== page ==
Monday, February 15, 2016
In a discovery that promises to revolutionize astronomy, scientists have made the first direct observations of gravitational waves – bizarre ripples in space-time foreseen by Albert Einstein a century ago.
The find is a triumph for Einstein’s celebrated general theory of relativity, the basis of his 1916 prediction that the fabric of the universe is perturbed by gravitational energy. The find is also a triumph for the mammoth scientific apparatus – the Laser Interferometer Gravitational-wave Observatory (LIGO) – that was the first to pick up the stealthy advance of these waves, in this case created by the violent union of two black holes 1.3 billion years ago.
Other scientists hailed the find as the kind of advance that comes along only once or twice in a lifetime. Because gravitational waves carry information about their source, the ability to detect these weird undulations will allow researchers to study distant and elusive features of the universe. Black holes too far way to study using today’s techniques, for example, should become easy scientific prey with the help of gravitational waves.
Study of the universe via gravitational waves “will be the astronomy of the 21st century,” predicted Arizona State University’s Lawrence Krauss, who is not part of the LIGO team. “This is a whole new window on the universe.”
As far back as the 1970s, scientists garnered indirect evidence for such waves, spawned by the movements of massive objects in space, such as spinning supernovae or whirling pairs of neutron stars. The $1 billion LIGO directly captured the wave itself, which, if confirmed, would be “a monumental extra step,” said Cole Miller of the University of Maryland, who is not affiliated with LIGO either.
(from USA Today)
And so here we are,
a small dot
on the rim
of an inconsequential
Who would take notice
when we arrive,
when we go
what our involvements are?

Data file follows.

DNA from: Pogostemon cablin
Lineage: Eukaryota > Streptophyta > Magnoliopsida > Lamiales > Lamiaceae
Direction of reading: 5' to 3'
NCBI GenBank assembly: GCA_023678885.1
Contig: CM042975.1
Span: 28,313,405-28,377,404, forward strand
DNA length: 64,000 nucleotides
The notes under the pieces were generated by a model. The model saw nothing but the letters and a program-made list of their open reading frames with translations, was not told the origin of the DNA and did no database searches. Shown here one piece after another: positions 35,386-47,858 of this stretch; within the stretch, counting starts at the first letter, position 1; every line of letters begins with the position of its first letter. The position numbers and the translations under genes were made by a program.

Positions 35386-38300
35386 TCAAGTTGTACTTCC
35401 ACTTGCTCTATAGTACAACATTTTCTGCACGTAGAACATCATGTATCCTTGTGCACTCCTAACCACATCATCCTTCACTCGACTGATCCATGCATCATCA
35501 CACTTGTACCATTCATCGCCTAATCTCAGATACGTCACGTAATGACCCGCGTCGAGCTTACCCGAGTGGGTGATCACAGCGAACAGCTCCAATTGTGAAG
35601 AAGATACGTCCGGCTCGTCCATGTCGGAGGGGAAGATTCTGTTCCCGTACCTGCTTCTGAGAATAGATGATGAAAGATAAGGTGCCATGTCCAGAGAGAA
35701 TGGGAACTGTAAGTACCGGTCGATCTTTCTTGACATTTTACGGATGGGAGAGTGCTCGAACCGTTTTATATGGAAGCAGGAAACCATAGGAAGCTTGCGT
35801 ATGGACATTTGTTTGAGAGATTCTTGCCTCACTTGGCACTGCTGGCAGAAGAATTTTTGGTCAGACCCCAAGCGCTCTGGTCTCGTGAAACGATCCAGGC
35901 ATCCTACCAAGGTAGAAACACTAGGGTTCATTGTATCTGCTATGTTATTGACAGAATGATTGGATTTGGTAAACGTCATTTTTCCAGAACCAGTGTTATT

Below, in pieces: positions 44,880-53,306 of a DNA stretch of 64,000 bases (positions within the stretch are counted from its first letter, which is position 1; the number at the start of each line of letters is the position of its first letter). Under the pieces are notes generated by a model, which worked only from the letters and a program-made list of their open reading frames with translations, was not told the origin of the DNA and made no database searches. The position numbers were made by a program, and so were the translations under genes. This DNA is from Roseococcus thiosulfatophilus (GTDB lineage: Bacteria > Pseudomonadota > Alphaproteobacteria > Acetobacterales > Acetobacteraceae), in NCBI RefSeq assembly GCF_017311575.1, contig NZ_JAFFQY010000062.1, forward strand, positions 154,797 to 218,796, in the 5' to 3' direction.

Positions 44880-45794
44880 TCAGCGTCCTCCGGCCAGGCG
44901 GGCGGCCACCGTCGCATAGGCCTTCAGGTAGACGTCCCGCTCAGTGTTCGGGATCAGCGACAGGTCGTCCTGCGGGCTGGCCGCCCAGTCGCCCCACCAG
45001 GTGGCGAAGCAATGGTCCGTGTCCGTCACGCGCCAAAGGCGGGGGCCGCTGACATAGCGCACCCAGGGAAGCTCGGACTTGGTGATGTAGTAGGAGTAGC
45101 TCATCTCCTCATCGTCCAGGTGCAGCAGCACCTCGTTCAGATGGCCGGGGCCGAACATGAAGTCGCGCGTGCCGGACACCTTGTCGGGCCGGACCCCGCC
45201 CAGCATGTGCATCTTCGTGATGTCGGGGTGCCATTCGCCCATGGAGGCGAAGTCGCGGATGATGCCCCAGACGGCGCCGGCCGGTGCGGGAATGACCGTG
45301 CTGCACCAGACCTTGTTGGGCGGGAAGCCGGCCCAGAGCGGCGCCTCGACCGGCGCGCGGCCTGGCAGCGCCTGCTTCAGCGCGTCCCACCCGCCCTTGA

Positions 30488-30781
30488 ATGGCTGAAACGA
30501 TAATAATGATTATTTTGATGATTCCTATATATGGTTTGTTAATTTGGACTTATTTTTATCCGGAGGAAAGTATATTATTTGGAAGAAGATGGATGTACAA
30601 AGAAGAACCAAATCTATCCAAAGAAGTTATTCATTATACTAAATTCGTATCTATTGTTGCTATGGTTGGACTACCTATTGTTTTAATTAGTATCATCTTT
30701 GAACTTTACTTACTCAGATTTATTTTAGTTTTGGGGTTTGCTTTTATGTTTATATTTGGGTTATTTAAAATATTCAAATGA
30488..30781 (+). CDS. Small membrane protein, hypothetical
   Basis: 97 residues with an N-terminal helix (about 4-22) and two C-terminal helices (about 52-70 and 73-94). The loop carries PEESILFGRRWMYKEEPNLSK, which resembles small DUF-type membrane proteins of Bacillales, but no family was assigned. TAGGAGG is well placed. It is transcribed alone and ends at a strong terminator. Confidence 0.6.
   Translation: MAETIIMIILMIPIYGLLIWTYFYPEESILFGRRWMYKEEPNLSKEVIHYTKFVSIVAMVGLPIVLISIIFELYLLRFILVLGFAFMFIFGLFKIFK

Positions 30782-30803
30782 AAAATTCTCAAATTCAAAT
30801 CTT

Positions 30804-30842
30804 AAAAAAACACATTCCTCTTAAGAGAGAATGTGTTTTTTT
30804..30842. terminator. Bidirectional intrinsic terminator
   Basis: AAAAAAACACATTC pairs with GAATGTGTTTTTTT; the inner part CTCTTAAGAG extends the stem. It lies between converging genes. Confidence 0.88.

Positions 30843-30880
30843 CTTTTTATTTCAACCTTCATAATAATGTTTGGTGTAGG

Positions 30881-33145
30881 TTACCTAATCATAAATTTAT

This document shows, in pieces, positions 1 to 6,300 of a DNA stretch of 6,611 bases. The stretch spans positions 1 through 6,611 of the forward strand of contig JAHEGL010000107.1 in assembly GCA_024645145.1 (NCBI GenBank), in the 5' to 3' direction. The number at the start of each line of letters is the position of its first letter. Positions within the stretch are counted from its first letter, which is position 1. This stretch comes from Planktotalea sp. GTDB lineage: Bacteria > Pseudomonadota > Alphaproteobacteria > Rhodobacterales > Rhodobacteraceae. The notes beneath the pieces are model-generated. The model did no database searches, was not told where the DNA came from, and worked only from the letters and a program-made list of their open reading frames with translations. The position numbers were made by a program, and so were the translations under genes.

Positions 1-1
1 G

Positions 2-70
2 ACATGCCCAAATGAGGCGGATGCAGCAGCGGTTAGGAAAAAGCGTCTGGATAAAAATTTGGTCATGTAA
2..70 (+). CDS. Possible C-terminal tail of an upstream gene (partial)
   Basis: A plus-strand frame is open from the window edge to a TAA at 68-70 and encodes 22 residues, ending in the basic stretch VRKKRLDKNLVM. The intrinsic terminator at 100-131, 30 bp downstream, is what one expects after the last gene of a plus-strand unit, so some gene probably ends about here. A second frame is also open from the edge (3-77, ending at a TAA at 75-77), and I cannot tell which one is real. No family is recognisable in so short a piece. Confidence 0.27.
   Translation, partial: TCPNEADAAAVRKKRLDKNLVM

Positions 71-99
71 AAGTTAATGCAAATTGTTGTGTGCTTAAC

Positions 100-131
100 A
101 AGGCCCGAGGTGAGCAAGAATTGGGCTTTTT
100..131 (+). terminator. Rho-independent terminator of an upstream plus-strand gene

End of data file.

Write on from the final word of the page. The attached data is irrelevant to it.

Yet it emerges.
this flower that constantly
Only the pulsation
August 25, 2008
The Spanda Karikas is the name of an ancient text (ninth century?) of Kashmiri Shaivism, a belief/spiritual practice which began in ancient India. The term Spanda refers to the divine impulse or trembling which creates and sustains the universe. The name Karikas literally means 'a set of verses explaining the philosophical doctrines'. Many of its notions are remarkably similar to those of modern physics and suggest our own relationship to the overarching Reality. Here is an excerpt from the back cover of this text in the edition translated by Jaideva Singh and with a forward by Paul Muller-Ortega, published by the State of New York University Press:
Spanda is the vibratory dynamism of the absolute consciousness. . . .
Through modern physics we have grown accustomed to thinking of reality as waves of energy----as the matter-energy continuum. Tantric Shaivism presents the full matrix of energy pulsation of which physical reality is only a part. From the relatively superficial perceptions of the senses to the progressively subtle forms of inner awareness, a unified spectrum of spanda leads inward, until the most delicate and powerful tendrils of individuality merge with the infinitely rapid vibration of ultimate consciousness.
In his brilliant introduction to this volume, Muller-Ortega offers the following description:
Long before the discoveries of modern physics, the Shaivite concept of spanda intimates a view of reality as composed of a vibratory web of infinite complexity. Tantric Shivaism would have us understand that the vibratory energies that compose our physical reality are themselves condensations of ultimate consciousness.
I believe that this fundamental text of Kashmiri Shaivism not only explains what is going on in the universe on a cosmic level, but also describes what happens within each of us as we undergo awakening into what we call “kundalini consciousness,” and subsequently move into “progressively subtle forms of inner awareness” as the process unfolds.
Who wrote this profound work so long ago? Many hold that it was divinely inspired, a gift of knowledge bestowed on the rishis of old by the ultimate source of all knowing.
Note: There are many translations of the Spanda Karikas. Only the New York University Press edition contains the Muller-Ortega forward, which I feel is essential reading. However, this book is now out of print and used versions--even of the PB edition--are very expensive. You can buy a digital copy on "Google Play" for about 10.00 (Note says:
Other versions of the Spanda Karikas (such as that by Daniel Odier) read as though they are totally different texts. That is because many translations of this work have appeared over the years, and the translations differ widely.